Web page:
by revere, cross-posted from Effect Measure
Long time readers may have noticed that the subject of West Nile Virus (WNV) pops up periodically here (and here, here, here, here, here). It’s more than a passing fancy. I was professionally involved in public health measures around West Nile after its introduction to the US in 1999 and have maintained an interest, even though flu occupies much (too much) of my time.
WNV is a mosquito-borne flavivirus of birds that occasionally infects humans (in this sense it is like bird flu, although only in this sense; bird flu is not passed from birds to humans via mosquitoes). The resulting infection can range from asymptomatic to fatal, with a significant number of cases of meningoencephalitis (inflammation of the brain and its coverings). Since the first cluster of cases in a residential area of Queens, New York, WNV cases have appeared in all state of the continental US. It is a reportable disease and 25,000 cases have been so registered in the last 10 years, more than a thousand of them fatal. Most cases aren’t so serious, but somewhere under 1% develop a neuroinvasive form that can lead to serious neurological symptoms, sometimes of long standing, or be fatal. The number of deaths and cases is undoubtedly under reported and we are still learning about the natural history of the disease. “Natural history” refers to the clinical course of the disease over time.
In order to study natural history you need to follow people who have been infected and see what happens to them over time. Early on it appeared that either you got sick and died or you got over your infection. Then some cases turned up that seemed to have prolonged effects. And now we are finding that some of those who are apparently recovered may harboring persistent infection. A new paper (available online here) in the Journal of Infectious Diseases has the first reports:
When WNV reached Houston in 2002, we established a longitudinal study to follow hospitalized WNV‐infected patients to determine risk factors for encephalitis and to understand long‐term clinical sequelae. Methods for WNV confirmation and study inclusion criteria have been described elsewhere. [snip] At 1 year after infection, 60% of patients remain symptomatic, particularly those who were encephalitic. Resolution of symptoms plateaued 2 years after infection, and after 5 years 60% of patients who presented with encephalitis continued to report clinical symptoms. Chronic symptoms were significantly associated with the persistence of detectable anti‐WNV serum immunoglobulin M and also with a history of hypertension. Cytokine studies showed that many of the chronically symptomatic patients also had significantly elevated plasma levels of interferon γ-inducing protein, a marker of active viral infection (Murray et al., Persistent Infection with West Nile Virus Years after Initial Infection, The Journal of Infectious Diseases 2010;201:2-4).
Studies in monkeys and hamsters had already shown that WNV could persist in brain tissue and in the hamsters was also found in the kidney. The hamsters continued to shed virus in their urine up to 8 months. Now it appears the same is true of people. The Houston group has now followed 100 cases of severe WNV infection for 7 years, and while symptoms decreased over that time they seemed to level out at 2 years. As noted above, more than half were still having symptoms after 5 years. But five of them died of kidney failure, and putting that together with the hamster studies made the Texas researchers look at the urine of a sample of 25 from the cohort of 100. 5 of them, or 20%, seemed to be shedding virus in the urine. The evidence was in the form of entire viral genomic material. So far no virus has been isolated. But the length of time that genetic material is being shed indicates that virus is still being formed. So this is persistent infection.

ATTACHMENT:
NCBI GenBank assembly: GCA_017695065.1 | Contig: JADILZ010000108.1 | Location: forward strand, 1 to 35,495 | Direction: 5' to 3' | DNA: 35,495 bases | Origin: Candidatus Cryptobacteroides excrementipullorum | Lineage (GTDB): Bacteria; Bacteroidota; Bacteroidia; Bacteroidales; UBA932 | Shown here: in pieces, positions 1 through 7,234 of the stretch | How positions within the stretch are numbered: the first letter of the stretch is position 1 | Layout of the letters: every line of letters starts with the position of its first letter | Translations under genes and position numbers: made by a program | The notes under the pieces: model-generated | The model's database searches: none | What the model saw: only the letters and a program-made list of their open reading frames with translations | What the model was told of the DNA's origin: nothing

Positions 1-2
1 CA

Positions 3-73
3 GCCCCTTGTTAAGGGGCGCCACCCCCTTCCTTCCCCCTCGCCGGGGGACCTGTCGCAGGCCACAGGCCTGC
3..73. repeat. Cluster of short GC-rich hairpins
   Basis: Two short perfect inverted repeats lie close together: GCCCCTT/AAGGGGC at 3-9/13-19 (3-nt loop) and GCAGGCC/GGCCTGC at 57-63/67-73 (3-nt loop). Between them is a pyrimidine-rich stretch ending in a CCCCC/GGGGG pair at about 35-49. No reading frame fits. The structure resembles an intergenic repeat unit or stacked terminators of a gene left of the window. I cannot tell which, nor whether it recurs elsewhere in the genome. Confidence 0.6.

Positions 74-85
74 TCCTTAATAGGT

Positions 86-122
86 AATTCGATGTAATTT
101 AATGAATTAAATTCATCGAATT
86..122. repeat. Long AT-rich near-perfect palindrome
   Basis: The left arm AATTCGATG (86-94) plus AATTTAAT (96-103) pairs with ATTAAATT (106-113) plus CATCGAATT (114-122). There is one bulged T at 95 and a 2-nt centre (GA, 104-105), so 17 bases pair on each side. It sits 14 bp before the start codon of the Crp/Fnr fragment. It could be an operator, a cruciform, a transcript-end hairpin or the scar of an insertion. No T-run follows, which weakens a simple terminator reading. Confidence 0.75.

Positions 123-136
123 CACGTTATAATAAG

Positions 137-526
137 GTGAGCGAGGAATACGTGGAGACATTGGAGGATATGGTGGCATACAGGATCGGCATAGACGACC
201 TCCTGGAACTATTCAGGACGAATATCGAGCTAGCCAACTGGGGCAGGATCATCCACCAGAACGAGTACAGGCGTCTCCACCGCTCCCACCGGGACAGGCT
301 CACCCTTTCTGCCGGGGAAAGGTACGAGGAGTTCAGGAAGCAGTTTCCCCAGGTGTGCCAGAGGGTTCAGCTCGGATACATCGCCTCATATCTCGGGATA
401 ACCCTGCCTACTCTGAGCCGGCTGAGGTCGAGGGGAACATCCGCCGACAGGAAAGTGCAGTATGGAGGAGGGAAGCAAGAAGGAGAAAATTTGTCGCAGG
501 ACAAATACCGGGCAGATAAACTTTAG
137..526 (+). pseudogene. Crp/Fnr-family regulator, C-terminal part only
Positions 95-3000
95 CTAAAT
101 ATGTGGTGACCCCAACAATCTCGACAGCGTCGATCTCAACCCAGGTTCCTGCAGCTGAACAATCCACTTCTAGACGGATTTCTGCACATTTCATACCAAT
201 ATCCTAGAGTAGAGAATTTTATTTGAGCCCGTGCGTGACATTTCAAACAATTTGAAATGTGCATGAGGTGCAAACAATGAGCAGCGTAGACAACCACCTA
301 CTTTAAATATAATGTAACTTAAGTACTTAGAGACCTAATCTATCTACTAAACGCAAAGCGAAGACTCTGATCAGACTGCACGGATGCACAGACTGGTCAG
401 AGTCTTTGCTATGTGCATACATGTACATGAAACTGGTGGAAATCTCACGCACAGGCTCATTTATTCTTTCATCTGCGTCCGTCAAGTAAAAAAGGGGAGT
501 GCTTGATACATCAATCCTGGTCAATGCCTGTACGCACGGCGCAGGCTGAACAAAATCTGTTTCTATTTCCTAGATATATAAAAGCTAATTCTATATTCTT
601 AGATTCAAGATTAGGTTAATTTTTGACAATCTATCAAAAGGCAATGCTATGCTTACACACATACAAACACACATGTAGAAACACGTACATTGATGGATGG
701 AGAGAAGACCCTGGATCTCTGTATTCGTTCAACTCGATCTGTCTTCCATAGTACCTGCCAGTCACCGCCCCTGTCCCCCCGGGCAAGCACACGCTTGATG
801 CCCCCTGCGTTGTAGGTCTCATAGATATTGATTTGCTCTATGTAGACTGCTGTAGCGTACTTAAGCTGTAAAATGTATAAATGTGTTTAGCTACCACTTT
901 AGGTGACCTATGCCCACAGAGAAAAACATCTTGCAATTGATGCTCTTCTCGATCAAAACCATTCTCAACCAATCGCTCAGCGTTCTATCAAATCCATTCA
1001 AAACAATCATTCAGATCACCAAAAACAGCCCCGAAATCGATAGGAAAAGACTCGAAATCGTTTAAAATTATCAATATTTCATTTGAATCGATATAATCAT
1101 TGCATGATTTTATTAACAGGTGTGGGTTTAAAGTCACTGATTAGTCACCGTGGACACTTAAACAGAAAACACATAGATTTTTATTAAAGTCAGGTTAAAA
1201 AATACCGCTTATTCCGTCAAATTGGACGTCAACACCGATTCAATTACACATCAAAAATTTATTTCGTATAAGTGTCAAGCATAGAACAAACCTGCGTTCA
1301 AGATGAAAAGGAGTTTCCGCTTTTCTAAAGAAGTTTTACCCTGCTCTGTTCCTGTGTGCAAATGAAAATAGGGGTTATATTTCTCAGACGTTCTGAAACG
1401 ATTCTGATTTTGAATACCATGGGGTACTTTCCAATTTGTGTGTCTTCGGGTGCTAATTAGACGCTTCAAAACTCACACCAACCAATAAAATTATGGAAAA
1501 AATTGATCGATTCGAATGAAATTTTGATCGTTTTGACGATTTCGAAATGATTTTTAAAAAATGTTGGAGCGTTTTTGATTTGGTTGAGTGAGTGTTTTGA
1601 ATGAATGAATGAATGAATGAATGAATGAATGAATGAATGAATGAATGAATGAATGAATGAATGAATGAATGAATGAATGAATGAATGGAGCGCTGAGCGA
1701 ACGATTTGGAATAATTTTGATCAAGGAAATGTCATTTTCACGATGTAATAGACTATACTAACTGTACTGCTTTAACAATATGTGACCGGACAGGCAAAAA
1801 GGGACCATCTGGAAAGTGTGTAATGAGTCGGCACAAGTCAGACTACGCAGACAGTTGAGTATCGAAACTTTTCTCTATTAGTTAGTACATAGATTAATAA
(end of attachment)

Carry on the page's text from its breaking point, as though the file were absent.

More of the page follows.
WNV if now the most common arbovirus (arthropod borne virus) infection in the US. It may turn out to be a significant cause of kidney failure, although that is still unclear. What’s intriguing (and worrying) is that we still don’t have good fix on the epidemiology of this disease. We have assumed that significant levels of virus in the blood (viremia) of infected animals (birds) was required for a mosquito to have a large enough viral load to infect a human. That’s why infected people didn’t pass it on to others by having a mosquito bite both of them. But if the virus is present in other tissues there might be other modes of transmission. In an accompanying editorial by Ernest A. Gould of the Centre for Ecology and Hydrology, Oxford (UK) raised that issue:
Finally, one can ask, what is the significance of these findings to WNV transmission? Nonviremic transmission of WNV between mosquitoes cofeeding on mice and nonviremic transmission of Japanese encephalitis virus  from healthy nonviremic bats to feeding mosquitoes have both been reported. The findings of Murray and colleagues could therefore also raise important issues concerning the potential for WNV and other related flaviviruses to be transmitted to mosquitoes by apparently healthy humans or animals (assuming a similar pattern of WNV behavior in animals) and thus potentially initiate epidemics in new regions of the world. Could this be the method by which WNV arrived in North America in 1999?
This kind of science can be very worrying. But for a scientist it’s also very, very interesting. Never a dull moment.